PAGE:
The roots of Afropessimism: The British invention of the 'dark continent'

Noah R. Bassil*

*Corresponding author for this work

Research output: Contribution to journalReview articlepeer-review

24 Citations (Scopus)


This article aims to interrogate the history of British perceptions of black Africa, to come to an understanding of the notions that set black Africans apart from Europeans at the time of the conquest and colonisation in the late-19 th century. It is asserted that it is only during the time of the expansion into black Africa in the late-19 th century that British perceptions of the barbarity, backwardness, idleness and inferiority of black Africans congealed into a discourse that largely subverted positive and ambivalent perceptions that Europeans had long held, dating as far back as the era of the Ancient Greeks. In exhuming the history of Greek and Roman knowledge of black Africa, as well as those of medieval times, it becomes possible to draw a picture of black Africa as the 'other' through an analysis of the way that black Africa's place in the modern world system was shaped by slavery, colonialism and notions of race, and how this has contributed to contemporary views of black Africa as the 'dark continent'.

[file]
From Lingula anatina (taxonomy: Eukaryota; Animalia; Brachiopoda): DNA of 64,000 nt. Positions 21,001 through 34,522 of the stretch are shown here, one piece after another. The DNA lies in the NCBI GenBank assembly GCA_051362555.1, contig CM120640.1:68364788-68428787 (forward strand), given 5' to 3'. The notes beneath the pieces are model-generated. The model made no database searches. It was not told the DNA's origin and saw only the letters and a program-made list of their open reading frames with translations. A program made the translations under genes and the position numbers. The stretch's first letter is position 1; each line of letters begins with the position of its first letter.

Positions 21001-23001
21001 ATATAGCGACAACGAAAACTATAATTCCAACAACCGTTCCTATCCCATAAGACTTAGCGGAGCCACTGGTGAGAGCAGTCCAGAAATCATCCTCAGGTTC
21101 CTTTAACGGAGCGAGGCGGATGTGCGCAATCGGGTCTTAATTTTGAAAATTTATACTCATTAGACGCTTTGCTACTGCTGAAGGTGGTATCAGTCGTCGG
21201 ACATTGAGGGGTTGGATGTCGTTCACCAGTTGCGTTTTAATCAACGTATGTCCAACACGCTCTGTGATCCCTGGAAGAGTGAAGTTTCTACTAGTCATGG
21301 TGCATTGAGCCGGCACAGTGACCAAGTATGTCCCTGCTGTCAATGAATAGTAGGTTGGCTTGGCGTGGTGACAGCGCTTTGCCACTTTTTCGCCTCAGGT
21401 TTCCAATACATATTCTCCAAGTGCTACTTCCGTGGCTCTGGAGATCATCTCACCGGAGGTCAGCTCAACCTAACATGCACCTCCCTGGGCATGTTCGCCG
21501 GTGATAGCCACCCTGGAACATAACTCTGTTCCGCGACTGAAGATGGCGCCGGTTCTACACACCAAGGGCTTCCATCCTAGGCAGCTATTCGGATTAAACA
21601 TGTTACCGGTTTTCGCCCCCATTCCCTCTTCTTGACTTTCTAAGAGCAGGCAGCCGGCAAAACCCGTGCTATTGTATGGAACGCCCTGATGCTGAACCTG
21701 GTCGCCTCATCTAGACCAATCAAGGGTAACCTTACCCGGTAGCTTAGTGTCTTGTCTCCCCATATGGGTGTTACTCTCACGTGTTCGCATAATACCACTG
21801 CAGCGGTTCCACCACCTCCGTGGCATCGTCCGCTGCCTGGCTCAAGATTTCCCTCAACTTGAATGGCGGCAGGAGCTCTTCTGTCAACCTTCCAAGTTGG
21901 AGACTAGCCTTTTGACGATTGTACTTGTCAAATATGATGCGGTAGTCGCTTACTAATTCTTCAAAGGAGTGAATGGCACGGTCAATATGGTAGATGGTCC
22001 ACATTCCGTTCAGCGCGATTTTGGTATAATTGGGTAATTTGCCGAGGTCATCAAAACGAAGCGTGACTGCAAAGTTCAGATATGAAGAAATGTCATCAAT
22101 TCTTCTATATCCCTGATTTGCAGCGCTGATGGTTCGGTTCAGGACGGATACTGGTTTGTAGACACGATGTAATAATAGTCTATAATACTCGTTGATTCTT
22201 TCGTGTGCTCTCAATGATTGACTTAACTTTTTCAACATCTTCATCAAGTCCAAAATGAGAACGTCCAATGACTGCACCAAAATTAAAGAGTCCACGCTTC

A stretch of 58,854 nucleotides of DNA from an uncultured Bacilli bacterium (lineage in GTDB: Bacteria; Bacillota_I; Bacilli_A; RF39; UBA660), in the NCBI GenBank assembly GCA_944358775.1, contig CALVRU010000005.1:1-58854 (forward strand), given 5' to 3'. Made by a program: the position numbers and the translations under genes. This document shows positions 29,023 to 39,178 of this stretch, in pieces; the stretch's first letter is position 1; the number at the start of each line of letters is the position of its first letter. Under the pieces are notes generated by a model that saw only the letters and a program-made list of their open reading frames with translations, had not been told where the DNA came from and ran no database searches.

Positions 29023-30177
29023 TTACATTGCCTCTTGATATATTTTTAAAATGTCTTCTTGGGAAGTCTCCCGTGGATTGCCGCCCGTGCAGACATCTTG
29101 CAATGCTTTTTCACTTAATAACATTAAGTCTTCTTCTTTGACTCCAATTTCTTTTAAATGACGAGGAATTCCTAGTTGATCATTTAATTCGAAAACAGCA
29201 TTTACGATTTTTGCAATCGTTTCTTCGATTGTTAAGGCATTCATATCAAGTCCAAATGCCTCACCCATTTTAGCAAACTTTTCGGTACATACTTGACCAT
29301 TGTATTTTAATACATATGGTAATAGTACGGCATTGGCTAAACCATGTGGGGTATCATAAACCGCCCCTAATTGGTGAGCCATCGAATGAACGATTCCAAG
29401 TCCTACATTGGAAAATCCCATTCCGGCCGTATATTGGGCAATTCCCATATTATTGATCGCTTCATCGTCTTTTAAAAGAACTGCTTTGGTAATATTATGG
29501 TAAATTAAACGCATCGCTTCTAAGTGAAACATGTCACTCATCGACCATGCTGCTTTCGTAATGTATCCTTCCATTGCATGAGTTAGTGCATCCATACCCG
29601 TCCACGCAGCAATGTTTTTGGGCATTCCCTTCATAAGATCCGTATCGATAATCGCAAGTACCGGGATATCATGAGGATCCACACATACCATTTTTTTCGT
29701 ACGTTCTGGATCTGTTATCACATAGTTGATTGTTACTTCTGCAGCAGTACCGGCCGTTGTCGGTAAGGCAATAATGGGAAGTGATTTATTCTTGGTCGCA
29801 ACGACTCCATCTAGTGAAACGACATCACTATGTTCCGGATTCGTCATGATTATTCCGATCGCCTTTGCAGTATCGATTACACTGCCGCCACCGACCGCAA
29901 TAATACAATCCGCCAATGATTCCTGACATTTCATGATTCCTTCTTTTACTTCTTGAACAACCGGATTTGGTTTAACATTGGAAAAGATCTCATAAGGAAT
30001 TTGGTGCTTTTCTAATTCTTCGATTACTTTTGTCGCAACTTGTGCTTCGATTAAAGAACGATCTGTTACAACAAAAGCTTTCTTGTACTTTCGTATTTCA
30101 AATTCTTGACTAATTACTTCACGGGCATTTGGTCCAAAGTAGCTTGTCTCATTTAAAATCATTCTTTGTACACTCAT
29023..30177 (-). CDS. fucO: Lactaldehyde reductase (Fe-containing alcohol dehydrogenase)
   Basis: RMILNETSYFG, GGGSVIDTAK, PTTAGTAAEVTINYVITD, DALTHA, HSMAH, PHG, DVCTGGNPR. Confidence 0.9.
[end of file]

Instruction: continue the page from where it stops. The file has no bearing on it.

Original languageEnglish
Article number615141
Pages (from-to)377-396
Number of pages20
JournalCritical Arts
Issue number3
Publication statusPublished - 1 Sept 2011


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